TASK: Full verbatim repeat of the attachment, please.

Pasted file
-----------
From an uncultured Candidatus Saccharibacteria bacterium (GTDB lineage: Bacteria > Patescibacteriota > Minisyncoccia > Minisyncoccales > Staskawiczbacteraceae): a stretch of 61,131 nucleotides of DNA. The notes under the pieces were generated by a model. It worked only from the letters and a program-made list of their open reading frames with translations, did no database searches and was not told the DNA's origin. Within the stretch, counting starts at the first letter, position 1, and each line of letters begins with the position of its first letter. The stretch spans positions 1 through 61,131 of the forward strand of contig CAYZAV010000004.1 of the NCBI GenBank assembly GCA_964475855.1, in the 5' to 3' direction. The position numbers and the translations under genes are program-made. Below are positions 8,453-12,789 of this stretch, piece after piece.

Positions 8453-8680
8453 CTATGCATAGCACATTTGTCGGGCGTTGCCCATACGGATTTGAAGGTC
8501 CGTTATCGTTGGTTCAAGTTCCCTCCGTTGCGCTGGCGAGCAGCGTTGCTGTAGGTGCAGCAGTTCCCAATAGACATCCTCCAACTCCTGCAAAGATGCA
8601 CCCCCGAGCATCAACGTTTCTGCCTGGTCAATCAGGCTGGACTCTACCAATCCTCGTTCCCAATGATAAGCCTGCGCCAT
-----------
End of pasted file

From an uncultured Candidatus Saccharibacteria bacterium (GTDB lineage: Bacteria > Patescibacteriota > Minisyncoccia > Minisyncoccales > Staskawiczbacteraceae): a stretch of 61,131 nucleotides of DNA. The notes under the pieces were generated by a model. It worked only from the letters and a program-made list of their open reading frames with translations, did no database searches and was not told the DNA's origin. Within the stretch, counting starts at the first letter, position 1, and each line of letters begins with the position of its first letter. The stretch spans positions 1 through 61,131 of the forward strand of contig CAYZAV010000004.1 of the NCBI GenBank assembly GCA_964475855.1, in the 5' to 3' direction. The position numbers and the translations under genes are program-made. Below are positions 8,453-12,789 of this stretch, piece after piece.

Positions 8453-8680
8453 CTATGCATAGCACATTTGTCGGGCGTTGCCCATACGGATTTGAAGGTC
8501 CGTTATCGTTGGTTCAAGTTCCCTCCGTTGCGCTGGCGAGCAGCGTTGCTGTAGGTGCAGCAGTTCCCAATAGACATCCTCCAACTCCTGCAAAGATGCA
8601 CCCCCGAGCATCAACGTTTCTGCCTGGTCAATCAGGCTGGACTCTACCAATCCTCGTTCCCAATGATAAGCCTGCGCCAT